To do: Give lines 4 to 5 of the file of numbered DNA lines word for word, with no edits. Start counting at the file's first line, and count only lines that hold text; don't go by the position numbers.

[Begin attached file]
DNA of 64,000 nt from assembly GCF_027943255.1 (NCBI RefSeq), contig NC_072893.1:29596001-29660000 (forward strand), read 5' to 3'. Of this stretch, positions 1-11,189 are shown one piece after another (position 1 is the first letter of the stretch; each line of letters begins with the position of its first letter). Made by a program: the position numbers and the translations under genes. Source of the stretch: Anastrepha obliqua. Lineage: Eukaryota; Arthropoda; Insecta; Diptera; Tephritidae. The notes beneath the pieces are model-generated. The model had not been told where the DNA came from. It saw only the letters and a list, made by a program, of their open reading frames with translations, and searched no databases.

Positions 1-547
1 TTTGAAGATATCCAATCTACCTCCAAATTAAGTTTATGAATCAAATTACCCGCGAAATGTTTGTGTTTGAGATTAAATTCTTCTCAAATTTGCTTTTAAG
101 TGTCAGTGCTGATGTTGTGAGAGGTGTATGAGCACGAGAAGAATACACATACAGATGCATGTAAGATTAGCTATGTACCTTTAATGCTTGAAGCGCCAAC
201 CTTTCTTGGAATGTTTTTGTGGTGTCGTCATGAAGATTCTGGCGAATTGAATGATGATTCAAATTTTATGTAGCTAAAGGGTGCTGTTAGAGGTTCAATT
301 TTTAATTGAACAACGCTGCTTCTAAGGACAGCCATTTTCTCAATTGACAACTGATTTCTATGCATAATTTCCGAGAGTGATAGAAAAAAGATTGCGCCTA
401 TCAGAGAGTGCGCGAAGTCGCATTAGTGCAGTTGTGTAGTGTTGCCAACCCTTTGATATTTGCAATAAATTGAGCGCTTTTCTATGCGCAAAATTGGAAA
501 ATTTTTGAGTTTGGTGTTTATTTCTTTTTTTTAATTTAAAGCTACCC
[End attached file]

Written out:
101 TGTCAGTGCTGATGTTGTGAGAGGTGTATGAGCACGAGAAGAATACACATACAGATGCATGTAAGATTAGCTATGTACCTTTAATGCTTGAAGCGCCAAC
201 CTTTCTTGGAATGTTTTTGTGGTGTCGTCATGAAGATTCTGGCGAATTGAATGATGATTCAAATTTTATGTAGCTAAAGGGTGCTGTTAGAGGTTCAATT